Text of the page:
Watching a child struggle to read can be heart-breaking; especially when they have been participating in reading tutorial for months. Children who do not make significant gains in reading fluency or who have labored reading are likely suffering from undiagnosed vision processing problems. These vision processing problems extend beyond just seeing the print clearly (although uncorrected eyesight should always be a consideration in poor readers). Now granted, reading well requires good auditory and visual skill; many reading improvement programs are geared toward auditory aspects and not toward visual aspects. In fact, it is nearly certain, if your child comprehends well when read to but not when reading for themselves, they have a vision problem. Consequently, those readers who are not advancing quickly with traditional methods should be evaluated for some “hidden” visual causes of reading problems described below.
When having your child evaluated for reading problems, it important to keep in mind that all eye exams are not the same and not all eye doctors evaluate reading problems. During a standard eye exam, an eye doctor will do tests related to eye health, visual clarity, and general visual performance. What is not part of a standard eye exam is testing for visual stamina and visual processing. Even if a person can see clearly; can they see clearly all the time, can they see without strain or fatigue, and how long can they last. Individuals who have weak eye muscles for focusing and tracking will have low stamina for prolonged reading activity. This can be compared to someone with weak arms; they cannot carry heavy packages for a long time. Also, a person with weaker arms will become shaky before someone with stronger arms. When eyes get shaky it causes tracking errors and reading problems. Evidence of this would be exhibited as slow reading, reading choppy, losing place, reading in short spurts, making reading errors (omissions, additions, and substitutions), word/letter reversals, poor comprehension, and avoidance of reading.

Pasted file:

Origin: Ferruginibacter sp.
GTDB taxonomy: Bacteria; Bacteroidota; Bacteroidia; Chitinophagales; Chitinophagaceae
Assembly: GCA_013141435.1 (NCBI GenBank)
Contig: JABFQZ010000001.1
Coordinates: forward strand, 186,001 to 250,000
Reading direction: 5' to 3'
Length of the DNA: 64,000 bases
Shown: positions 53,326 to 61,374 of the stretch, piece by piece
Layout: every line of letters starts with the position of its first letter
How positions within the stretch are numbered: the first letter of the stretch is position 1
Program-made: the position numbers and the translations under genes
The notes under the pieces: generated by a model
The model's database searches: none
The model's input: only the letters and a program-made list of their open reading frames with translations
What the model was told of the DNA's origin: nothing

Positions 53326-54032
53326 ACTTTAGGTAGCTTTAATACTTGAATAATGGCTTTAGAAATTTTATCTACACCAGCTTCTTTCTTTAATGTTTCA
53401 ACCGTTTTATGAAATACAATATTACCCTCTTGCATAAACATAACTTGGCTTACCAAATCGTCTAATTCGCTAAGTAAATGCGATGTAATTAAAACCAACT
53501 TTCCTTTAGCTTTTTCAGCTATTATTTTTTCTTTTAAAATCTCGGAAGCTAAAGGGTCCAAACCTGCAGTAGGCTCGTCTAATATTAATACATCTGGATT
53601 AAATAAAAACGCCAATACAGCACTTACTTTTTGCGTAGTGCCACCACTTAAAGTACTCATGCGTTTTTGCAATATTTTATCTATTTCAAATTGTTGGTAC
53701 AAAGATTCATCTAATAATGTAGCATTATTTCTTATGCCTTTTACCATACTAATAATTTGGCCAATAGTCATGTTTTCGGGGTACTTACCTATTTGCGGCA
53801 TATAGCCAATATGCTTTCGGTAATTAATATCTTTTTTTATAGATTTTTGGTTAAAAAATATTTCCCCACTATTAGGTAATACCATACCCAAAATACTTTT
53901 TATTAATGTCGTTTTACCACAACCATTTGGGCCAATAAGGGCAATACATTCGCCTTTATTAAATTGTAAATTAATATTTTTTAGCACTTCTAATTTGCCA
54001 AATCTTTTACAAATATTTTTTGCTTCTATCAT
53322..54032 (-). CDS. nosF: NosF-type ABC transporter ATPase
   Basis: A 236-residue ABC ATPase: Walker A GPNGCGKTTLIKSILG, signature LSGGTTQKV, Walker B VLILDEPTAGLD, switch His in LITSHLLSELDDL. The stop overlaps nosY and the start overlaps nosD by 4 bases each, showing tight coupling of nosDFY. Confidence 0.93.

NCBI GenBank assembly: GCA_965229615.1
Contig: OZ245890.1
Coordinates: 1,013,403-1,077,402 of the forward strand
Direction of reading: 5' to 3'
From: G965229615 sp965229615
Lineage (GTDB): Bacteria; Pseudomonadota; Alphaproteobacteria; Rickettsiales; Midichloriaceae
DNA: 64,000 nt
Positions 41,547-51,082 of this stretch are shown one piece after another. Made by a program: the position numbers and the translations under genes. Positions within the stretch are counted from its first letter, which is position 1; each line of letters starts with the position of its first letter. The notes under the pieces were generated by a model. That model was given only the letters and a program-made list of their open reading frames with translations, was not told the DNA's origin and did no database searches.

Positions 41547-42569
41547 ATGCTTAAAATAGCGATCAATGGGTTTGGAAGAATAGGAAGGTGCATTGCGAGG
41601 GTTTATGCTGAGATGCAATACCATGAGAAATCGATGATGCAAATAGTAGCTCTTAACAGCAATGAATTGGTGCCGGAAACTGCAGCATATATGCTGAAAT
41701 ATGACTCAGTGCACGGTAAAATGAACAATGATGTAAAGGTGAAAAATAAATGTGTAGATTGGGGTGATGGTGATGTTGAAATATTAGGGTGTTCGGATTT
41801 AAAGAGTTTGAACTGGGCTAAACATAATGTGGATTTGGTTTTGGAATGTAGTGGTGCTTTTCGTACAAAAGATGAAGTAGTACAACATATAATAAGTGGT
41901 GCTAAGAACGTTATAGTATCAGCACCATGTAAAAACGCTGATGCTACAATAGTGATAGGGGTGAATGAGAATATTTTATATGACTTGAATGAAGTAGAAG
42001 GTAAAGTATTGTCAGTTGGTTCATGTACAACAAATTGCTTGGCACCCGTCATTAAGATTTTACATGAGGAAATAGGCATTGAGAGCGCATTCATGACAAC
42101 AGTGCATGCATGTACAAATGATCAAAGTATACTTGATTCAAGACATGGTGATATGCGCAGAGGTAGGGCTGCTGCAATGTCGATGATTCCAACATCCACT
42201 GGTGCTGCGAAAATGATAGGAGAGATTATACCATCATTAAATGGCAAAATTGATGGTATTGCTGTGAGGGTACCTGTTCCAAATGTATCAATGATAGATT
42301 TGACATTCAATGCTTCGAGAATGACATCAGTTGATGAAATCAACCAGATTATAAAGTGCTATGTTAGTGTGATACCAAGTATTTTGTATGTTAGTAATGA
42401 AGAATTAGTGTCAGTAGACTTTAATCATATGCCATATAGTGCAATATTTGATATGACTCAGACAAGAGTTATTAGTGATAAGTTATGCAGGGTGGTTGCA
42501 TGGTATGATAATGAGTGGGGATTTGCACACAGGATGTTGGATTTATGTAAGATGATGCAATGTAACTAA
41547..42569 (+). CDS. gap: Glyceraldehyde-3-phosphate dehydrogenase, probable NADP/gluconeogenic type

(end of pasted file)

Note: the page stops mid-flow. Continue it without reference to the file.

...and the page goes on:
Other factors contributing to reading problems are slow recognition of words, poor word decoding, and crowding effects, all of which are classified as visual processing problems. With regard to immediate recognition of words or groups of words, some individuals have slower intake of information than others and will linger on the words or segment the words. This can be measured and enhanced. Other individuals will have difficulty because they don’t recognize key parts of words even if they know their sounds and know phonetics. Their eyes don’t know how to properly identify and group letter sequences causing them to misread or mispronounce the word(s). Also, these individual also tend to change sounds when they see the same letter sequences in a different word. One more unusual but common problem is known as the crowding effect. In this situation, the reader’s eyes are confused or over whelmed with too much information on the page. Readers who suffer from this will read much better when given fewer words at a time. Special computer generated reading programs are used to test and treat this disorder.
Article by Dr. David Bloch, OD